Digital currency exchanger
From Wikipedia, the free encyclopedia
Digital currency exchangers (DCEs, independent exchange providers or e-currency exchangers) are market makers which exchange fiat currency for electronic money, such as digital gold currency (DGC), and/or convert one type of digital currency (DC) into another, such as Liberty Reserve into pecunix. Exchangers apply either a commission or bid/offer spread to transactions.
Some digital gold currency accounts, such as e-gold, do not provide an in-house service to purchase their private currency so it is necessary to use a third-party digital currency exchanger. According to e-gold's website the reason they do not provide an in-house exchange service is so there can be no debt or contingent liabilities associated with the business, making e-gold Ltd. absolutely free of any financial risk. They claim e-gold Ltd. does not possess currency of any nation or even have a bank account.
There are no specific financial regulations governing DCEs, so they operate under self-regulation. However the Global Digital Currency Association (GDCA), founded in 2002, are a non-profit association of online currency operators, exchangers, merchants and users. On their website they claim their goal is to "further the interests of the industry as a whole and help with fighting fraud and other illegal activities, arbitrate disputes and act as escrow agent when and where required."  GDCA is a privately owned organization and not an association of its members per se. Its views and opinions are highly subjective. It is completely irrelevant whether or not any of the exchange companies are members of GDCA.
It is possible for clients to purchase DGC by credit card, and therefore receive consumer protection from their credit card company. Various exchangers offer this service, although the exchange fees are typically higher than using a wire transfer.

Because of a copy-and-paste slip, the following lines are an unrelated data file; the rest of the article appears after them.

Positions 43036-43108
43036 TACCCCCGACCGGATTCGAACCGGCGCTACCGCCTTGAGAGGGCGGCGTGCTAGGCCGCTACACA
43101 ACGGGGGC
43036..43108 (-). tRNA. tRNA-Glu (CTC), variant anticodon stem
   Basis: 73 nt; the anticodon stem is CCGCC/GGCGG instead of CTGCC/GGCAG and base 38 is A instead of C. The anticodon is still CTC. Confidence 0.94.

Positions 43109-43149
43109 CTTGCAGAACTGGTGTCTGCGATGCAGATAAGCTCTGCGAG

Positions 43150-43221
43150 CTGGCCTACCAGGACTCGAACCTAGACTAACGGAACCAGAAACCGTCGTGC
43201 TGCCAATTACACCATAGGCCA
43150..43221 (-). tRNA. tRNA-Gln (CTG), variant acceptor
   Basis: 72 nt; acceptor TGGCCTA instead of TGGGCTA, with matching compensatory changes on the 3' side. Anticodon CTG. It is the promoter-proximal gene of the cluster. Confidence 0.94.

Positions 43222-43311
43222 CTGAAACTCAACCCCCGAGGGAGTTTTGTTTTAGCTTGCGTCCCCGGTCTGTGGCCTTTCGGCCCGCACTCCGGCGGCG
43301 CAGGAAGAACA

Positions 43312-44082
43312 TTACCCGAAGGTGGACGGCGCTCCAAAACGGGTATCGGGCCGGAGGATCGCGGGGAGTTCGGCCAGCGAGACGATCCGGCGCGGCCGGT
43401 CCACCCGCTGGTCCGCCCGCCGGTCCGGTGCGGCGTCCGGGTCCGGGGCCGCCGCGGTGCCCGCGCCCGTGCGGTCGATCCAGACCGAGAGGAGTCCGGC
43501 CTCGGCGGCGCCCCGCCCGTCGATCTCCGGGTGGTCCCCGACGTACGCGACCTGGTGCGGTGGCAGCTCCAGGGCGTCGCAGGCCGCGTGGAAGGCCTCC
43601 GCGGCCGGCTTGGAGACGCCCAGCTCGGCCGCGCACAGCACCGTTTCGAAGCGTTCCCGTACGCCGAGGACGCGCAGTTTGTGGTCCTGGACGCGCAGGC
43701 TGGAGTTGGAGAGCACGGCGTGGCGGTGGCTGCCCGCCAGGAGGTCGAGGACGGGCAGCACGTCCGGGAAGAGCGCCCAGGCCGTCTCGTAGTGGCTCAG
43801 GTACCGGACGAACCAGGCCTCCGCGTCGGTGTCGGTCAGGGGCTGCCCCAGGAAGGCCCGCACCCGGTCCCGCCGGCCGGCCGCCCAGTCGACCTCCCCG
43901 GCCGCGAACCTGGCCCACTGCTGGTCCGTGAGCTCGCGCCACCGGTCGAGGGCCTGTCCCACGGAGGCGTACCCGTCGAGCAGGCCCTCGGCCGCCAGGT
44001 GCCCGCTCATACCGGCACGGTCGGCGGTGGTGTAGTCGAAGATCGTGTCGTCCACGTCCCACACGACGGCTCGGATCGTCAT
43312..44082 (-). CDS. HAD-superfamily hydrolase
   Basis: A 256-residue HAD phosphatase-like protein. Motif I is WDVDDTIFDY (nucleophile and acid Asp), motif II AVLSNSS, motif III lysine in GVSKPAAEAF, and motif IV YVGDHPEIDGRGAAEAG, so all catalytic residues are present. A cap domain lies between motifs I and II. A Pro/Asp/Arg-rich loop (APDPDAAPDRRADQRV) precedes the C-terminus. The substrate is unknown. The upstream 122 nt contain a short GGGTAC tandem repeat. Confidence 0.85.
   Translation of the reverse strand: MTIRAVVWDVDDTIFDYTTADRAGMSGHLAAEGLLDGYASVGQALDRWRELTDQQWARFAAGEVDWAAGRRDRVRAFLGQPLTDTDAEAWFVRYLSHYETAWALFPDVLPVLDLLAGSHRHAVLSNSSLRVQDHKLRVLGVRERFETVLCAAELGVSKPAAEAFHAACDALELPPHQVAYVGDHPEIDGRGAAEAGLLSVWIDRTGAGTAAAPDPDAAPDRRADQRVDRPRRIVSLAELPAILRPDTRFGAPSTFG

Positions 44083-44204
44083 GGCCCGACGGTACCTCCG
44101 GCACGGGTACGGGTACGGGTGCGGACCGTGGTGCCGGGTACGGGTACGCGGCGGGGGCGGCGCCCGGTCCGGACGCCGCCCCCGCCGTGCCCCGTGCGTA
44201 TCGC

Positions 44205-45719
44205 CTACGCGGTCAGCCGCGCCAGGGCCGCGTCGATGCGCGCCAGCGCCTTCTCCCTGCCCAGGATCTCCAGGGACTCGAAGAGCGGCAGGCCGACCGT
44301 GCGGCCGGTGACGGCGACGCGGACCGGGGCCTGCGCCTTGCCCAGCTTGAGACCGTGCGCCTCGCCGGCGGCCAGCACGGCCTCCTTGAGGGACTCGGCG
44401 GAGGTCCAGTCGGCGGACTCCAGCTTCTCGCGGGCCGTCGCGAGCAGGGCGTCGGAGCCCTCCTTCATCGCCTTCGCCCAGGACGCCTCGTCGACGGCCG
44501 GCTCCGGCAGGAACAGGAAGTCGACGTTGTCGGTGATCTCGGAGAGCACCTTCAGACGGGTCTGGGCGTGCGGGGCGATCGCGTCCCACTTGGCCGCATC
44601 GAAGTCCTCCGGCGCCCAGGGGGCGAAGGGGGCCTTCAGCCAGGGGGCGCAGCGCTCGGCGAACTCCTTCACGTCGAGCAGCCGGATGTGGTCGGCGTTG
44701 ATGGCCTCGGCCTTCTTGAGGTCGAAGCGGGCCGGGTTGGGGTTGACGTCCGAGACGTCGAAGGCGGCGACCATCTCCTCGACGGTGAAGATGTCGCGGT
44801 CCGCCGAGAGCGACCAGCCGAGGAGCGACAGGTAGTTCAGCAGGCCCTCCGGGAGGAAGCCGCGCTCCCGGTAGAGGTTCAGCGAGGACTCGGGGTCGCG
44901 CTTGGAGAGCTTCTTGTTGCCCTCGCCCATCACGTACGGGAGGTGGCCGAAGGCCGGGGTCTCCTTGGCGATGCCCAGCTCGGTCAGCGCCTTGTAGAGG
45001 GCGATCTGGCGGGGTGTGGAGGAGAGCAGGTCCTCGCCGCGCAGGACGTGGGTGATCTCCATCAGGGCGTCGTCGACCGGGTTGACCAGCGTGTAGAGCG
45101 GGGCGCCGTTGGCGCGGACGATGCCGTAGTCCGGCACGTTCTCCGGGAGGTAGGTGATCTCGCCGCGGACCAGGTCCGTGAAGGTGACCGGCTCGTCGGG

Comparison of Digital Currency Exchangers (DCEs) as of 18 April 2010:
|Digital Currency Exchanger||Year|
currencies (DC) accepted
|Fiat currencies accepted||Fee buying DC||Fee selling DC||Fee exchanging DC to DC|
|Money Central Market||2007||2||3||2.99%-4.99%||4.99%-6.99%||0–5%|
|Euro Gold Sales||2004||2||3||2.5%–4%%||1.9%||N/A|
In September 2004 several Australian based e-gold currency exchangers voluntarily ceased operation as they did not hold an Australian Financial Services licence (AFSL) . Australian based DCEs that elected to close, due to theAustralian Securities and Investments Commission (ASIC) licencing requirements, included:
In July 2006 Gold Age was closed down by US government authorities following the arrest of the owners, Arthur Budovsky and Vladimir Kats, on account of not having a New York state "money transmitters" licence.
In April 2007, the US government ordered e-gold administration to lock/block approximately 58 e-gold accounts, owned and used by The Bullion Exchange, AnyGoldNow, IceGold, GitGold, The Denver Gold Exchange, GoldPouch Express, 1MDC (a Digital Gold Currency, based on e-gold), and others, and forced G&SR (owner of OmniPay) to liquidate the seized assets . In addition, a few weeks later, e-gold themselves were indicted with 4 indictments. However, e-gold are still in business, and are growing at the rate of approximately 95,000 new accounts per month . Here is the DoJ release  and here is the rebuttal by Douglas Jackson, CEO [dead link](archive.org copy).
In July 2008, Webmoney changed its rules, that affected many exchangers. Since that time it became prohibited to exchange Webmoney to most popular e-currencies like e-Gold, Liberty Reserve and others:https://newsblog.wmtransfer.com/asp/messages.asp?date=2008-7-23&blogID=6